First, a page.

In many regards, low-code is perhaps the essential capability of modern integration cloud. There are certainly other options out there – tonnes of old legacy and new ESBs, for example. However, where these fall foul of iPaaS is their speed. Worrying news for those opting for ESB solutions considering speed is one of the core requirement of today’s digital business – if you can’t move fast, you will fail.

It’s interesting then, that Salesforce, with its low-code/high productivity approach, has opted for MuleSoft which traditionally needs custom ‘heavy’ coding. While this coding provides an extra degree of control, which is certainly appealing for an organisation of Salesforce’s size, it also dramatically slows productivity, increases costs and introduces all kinds of complexities – something that needs to be carefully considered by businesses looking to employ an integration provider.


Core integration – connecting applications to other applications – is where it should all start for integration cloud. However, just connecting siloed cloud SaaS applications or on-premise data isn’t enough for businesses – the full end-to-end workflow needs to be considered.

Not only that, but people also need to be brought into the equation. As part of this, it needs to be possible for businesses to manage their data and synchronisation among applications, allowing workers access to the information they need. This is where integration providers need to offer the tools (such as API creation, mastering data and B2B management capabilities) to enable customers to take advantage of access to data and the ability to quickly gather and share information with partners and stakeholders on demand.

Only when integration cloud providers offer all of these characteristics can their customers start to build the connected business – by unlocking the data to improve operational efficiencies and automate workflows.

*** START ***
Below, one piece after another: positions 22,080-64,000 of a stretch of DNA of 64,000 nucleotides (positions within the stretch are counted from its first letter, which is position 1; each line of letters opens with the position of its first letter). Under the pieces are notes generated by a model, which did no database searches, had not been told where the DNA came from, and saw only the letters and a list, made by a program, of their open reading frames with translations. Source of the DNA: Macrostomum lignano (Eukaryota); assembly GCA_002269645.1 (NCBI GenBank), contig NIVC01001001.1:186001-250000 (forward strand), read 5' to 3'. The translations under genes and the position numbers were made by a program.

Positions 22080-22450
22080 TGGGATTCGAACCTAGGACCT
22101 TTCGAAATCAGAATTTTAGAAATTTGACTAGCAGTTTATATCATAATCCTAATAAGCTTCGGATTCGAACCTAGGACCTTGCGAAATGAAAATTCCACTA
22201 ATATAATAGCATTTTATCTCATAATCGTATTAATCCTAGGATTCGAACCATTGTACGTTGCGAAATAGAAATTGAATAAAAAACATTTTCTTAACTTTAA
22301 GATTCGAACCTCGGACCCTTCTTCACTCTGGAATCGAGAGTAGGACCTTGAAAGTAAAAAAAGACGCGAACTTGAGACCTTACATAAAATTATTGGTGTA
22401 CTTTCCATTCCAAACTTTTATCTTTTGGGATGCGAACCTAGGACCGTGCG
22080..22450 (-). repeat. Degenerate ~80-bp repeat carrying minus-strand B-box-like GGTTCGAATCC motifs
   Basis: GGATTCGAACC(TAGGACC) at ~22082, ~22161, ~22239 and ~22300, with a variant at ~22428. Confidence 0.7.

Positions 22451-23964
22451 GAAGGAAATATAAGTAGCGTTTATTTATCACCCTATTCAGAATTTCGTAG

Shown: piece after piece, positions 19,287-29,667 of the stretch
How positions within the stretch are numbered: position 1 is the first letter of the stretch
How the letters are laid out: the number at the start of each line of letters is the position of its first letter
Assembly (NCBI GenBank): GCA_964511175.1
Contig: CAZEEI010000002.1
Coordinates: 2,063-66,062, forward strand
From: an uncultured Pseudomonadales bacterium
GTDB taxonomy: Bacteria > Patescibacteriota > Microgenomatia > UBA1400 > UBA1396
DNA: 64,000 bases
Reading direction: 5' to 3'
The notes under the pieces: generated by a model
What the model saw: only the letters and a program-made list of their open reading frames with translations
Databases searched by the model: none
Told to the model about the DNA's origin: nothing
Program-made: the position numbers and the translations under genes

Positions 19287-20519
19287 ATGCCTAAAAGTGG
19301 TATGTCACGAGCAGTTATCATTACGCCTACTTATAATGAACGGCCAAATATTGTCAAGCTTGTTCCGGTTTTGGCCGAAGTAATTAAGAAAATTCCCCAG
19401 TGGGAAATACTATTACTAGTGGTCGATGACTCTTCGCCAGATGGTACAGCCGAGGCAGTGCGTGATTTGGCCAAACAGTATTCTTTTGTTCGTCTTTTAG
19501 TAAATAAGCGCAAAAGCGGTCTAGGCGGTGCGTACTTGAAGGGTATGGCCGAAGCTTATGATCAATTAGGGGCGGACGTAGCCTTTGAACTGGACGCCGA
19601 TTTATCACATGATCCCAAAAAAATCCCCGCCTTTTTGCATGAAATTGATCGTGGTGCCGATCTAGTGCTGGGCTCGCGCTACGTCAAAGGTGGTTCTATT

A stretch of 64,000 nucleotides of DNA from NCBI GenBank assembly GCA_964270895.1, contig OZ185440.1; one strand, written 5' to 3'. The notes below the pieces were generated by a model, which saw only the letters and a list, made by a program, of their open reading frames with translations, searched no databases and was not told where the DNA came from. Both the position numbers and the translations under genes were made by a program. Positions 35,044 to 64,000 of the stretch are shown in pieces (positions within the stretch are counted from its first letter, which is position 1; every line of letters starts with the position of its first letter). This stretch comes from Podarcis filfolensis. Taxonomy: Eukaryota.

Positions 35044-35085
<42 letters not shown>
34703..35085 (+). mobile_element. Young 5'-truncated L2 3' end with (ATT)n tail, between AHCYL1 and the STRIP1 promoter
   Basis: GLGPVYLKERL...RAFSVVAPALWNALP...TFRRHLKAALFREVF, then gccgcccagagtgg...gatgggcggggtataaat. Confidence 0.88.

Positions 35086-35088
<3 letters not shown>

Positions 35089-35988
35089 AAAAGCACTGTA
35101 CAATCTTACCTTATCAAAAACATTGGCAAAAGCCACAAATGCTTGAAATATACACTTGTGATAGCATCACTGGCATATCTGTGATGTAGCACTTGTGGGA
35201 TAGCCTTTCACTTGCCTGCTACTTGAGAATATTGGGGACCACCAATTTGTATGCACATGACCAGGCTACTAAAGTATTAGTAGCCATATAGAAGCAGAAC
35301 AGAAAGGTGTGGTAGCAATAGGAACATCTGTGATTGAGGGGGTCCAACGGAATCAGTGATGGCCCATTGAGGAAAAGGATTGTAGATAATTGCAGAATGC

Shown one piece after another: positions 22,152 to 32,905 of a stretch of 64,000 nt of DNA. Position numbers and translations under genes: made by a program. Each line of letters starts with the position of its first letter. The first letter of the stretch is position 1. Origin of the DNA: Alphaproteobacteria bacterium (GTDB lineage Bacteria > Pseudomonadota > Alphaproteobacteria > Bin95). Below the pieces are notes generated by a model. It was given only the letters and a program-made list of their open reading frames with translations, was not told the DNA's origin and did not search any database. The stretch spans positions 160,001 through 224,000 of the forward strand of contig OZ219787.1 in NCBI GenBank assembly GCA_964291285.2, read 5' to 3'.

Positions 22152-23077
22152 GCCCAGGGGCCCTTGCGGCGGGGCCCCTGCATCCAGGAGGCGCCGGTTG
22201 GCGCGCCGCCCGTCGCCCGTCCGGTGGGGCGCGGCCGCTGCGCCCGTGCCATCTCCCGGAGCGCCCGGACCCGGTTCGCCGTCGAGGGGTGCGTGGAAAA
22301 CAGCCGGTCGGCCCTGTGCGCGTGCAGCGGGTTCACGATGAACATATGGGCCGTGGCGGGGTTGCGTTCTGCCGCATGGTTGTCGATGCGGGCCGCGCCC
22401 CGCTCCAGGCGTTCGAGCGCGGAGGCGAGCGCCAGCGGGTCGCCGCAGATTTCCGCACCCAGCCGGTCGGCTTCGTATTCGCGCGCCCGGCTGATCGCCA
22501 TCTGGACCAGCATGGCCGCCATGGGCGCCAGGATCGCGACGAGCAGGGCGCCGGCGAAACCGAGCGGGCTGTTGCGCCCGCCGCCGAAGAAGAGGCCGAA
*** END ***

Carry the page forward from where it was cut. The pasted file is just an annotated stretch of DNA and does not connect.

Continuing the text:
It is becoming ever more clear to organisations that, when done right, integration cloud is not only a strategic tool that can aid productivity and agility, but this technology has become enterprise-critical if they want to compete in the current business landscape.

Picking the right vendor can also really make a difference for a business and it’s critical to get it right. As an applications company, Salesforce has a history of struggling to integrate technologies that fall outside its core business and technology strategy. Potentially worrying given that MuleSoft certainly is not a technology germane to Salesforce DNA. Alongside this, MuleSoft’s approach is focused only on Application Programming Interfaces (APIs) which, while important, are only a part of the entire integration puzzle our customers are trying to solve. With all of this in mind, we will be waiting to see when and how Salesforce can bring its version of the integration cloud together with interest.

From our side of the fence, though, the future remains the integration cloud. It’s just that it started 10 years ago...

Steve Wood, Chief Product Officer, Dell Boomi (opens in new tab)
Image Credit: Chaiyapop Bhumiwat / Shutterstock

Steve Wood is the Chief Product Officer at Dell Boomi and founder of ManyWho, a unified cloud and low-code development platform.